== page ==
The Senate Judiciary Committee's confirmation hearings on Judge Ketanji Brown Jackson's nomination to become the first Black woman on the U.S. Supreme Court begin today, March 21. It's an emotional moment for Black women who have struggled all our lives against racism and sexism.
The historic confirmation hearing has motivated me to write an open letter to some of my mentors who are no longer with us. Even in death, they exert a powerful influence over our individual lives and the life of our nation.
My open letter is addressed to these civil rights pioneers in heaven: Coretta Scott King, widow of Dr. Martin Luther King Jr.; Congresswoman Shirley Chisholm, the first Black woman elected to Congress and the first Black candidate for a major party presidential nomination; Rosa Parks, whose refusal to tolerate racism jump-started the civil rights movement in 1955; Judge Constance Baker Motley, the first Black female federal judge; Dr. Dorothy Height, who served for 40 years as the president of the National Council of Negro Women; Congresswoman Barbara Jordan; C. Delores Tucker, civil rights leader; Rev Willie T. Barrow, civil rights pioneer; America's poet Dr. Maya Angelou and Althea Simmons, chief of the NAACP's Washington bureau and the organization's chief Washington lobbyist.

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My Dear Sisters,

The world has been changing for the better since you left us all too soon, as we move forward to achieve Dr. Martin Luther King’s dream of equality. Now we are on the edge of a remarkable achievement: seeing the first Black woman on the Supreme Court, if the Senate confirms the brilliant Judge Ketanji Brown Jackson’s nomination.

A Harvard Law School graduate who has served as a law clerk on the Supreme Court and two lower courts, vice-chair of the U.S. Sentencing Commission, a federal public defender, a U.S. district judge, and current federal appeals court judge, Judge Jackson stands out as one of the most qualified Supreme Court nominees in the court’s 233-year history. 

If confirmed by the Senate, Judge Jackson will work to make the commitment of our Constitution to equal justice for all a reality and not just a beautiful phrase.

All of you deserve credit for paving the road that led to Judge Jackson’s nomination, just as you paved the road that led to the election of our first Black president and vice president, the election of the 28 Black women currently serving in the U.S. House, and my own career as the first Black woman to manage a major party presidential campaign and as interim chair of the Democratic National Committee.

If confirmed by the Senate, Judge Jackson will work to make the commitment of our Constitution to equal justice for all a reality and not just a beautiful phrase. She will work for the days Dr. King spoke of in his “I Have a Dream” speech when “justice rolls down like waters, and righteousness like a mighty stream,” paraphrasing the Hebrew prophet Amos. 

Each of you threw rocks in the stream and sent ripples through the Black community that turned into waves, as Black women and men took advantage of the opportunities you helped create to go to college, medical school, law school, and take other educational paths closed off to us in years past. And we can now vote thanks to your work — something my parents were barred from doing when I was a young girl in Louisiana, and something many Republicans are now trying to suppress.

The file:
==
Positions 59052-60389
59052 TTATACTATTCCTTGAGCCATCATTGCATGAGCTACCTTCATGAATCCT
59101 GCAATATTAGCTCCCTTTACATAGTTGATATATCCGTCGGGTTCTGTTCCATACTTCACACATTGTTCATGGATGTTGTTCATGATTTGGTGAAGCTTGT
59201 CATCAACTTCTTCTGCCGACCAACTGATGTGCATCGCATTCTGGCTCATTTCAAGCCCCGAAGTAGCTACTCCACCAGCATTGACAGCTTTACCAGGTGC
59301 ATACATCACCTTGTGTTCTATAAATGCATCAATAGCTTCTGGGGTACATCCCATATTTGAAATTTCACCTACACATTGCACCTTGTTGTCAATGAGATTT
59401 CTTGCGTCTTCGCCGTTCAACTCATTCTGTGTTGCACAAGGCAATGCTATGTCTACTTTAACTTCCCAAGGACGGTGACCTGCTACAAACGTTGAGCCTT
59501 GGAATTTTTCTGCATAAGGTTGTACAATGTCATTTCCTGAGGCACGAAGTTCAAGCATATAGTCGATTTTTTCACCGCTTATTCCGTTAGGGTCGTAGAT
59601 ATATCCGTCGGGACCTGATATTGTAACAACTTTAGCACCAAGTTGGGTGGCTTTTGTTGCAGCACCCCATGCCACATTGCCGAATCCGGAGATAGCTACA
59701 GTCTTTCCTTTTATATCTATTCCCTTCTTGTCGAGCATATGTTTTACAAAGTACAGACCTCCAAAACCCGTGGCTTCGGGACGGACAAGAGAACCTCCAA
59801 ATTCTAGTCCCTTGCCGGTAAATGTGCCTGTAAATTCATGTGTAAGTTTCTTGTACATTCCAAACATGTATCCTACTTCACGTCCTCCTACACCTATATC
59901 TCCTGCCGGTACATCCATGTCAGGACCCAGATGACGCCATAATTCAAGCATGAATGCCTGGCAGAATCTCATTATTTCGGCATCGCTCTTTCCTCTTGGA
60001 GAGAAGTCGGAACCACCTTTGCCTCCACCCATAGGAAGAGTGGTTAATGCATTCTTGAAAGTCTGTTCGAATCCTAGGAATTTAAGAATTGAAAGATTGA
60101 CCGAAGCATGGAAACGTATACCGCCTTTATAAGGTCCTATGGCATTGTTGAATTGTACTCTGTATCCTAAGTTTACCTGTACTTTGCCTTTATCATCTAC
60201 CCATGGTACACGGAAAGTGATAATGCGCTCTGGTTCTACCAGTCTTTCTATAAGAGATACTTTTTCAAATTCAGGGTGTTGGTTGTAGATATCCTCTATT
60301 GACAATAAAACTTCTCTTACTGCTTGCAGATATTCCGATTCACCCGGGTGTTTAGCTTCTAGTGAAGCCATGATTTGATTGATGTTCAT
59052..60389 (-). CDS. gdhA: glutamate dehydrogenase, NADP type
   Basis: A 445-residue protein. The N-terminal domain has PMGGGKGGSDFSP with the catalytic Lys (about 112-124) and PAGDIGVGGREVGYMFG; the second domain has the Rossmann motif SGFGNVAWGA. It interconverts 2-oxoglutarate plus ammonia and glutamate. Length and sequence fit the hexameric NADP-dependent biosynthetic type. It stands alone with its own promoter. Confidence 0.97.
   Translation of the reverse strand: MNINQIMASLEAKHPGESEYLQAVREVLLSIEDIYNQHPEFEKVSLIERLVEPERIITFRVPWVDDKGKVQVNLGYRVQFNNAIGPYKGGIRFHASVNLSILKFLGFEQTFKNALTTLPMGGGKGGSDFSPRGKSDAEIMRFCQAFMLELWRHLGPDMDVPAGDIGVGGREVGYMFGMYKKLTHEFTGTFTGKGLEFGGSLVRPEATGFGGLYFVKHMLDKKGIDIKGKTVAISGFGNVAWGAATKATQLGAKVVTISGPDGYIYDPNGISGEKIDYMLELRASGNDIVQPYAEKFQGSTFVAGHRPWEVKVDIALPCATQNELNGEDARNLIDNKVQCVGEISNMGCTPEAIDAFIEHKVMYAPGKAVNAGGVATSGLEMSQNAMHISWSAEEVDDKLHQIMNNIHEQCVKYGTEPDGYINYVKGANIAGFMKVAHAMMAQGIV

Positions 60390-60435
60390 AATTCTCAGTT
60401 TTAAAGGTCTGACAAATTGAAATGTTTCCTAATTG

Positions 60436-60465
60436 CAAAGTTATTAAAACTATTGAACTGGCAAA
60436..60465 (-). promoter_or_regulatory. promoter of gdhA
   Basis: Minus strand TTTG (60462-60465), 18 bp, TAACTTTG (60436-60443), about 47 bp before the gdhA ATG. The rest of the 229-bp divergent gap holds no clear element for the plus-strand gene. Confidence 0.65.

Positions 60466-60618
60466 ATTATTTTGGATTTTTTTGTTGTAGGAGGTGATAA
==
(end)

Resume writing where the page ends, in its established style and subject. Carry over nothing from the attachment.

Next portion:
I never imagined a lawyer who looks like me could sit on our nation’s highest court in my lifetime

I grew up in the 1960s and 1970s, hearing “no you can’t” when I dreamed big dreams for my future and the future of other Black Americans. Judge Jackson’s nomination fulfills the promise of President Barack Obama’s campaign slogan: “Yes we can.” Like President Obama and Vice President Kamala Harris, Judge Jackson is making that slogan a reality.

When I was young, I never imagined a lawyer who looks like me could sit on our nation’s highest court in my lifetime — a court with a disgraceful history of racism. 

For example, in 1857 the Supreme Court ruled 7-2 in the case of the enslaved Dred Scott that “a negro, whose ancestors were imported into [the U.S.] and sold as slaves” could ever become a U.S. citizen and had no right to file lawsuits seeking freedom or anything else. The same decision said the federal government could not limit slavery to certain territories, leading to the Civil War.

And in 1896 the Supreme Court’s infamous 7-1 Plessy v. Ferguson decision upheld the constitutionality of segregation under the “separate but equal” doctrine.

How times have changed! 

While it appears that all Senate Democrats will vote to confirm Judge Jackson, I hope that some Republicans will follow in the footsteps of the greatest Republican president in our history, the Great Emancipator Abraham Lincoln, and vote to confirm her as well.

Judge Jackson is your daughter. She is where she is because of you. Her elevation to our highest court is supported by everyone who believes that opening the doors of the American Dream to all of us is a moral imperative and that we shall overcome the slings and arrows of those who do not.

Look down from heaven, dear sisters, and watch Kentanji Brown Jackson make history, just as you did.

Veteran Democratic political strategist Donna Brazile is an adjunct professor, author, syndicated columnist, television political commentator, Vice Chair of Voter Registration and Participation at the Democratic National Committee, and former interim National Chair of the Democratic National Committee as well as the former chair of the DNC’s Voting Rights Institute.

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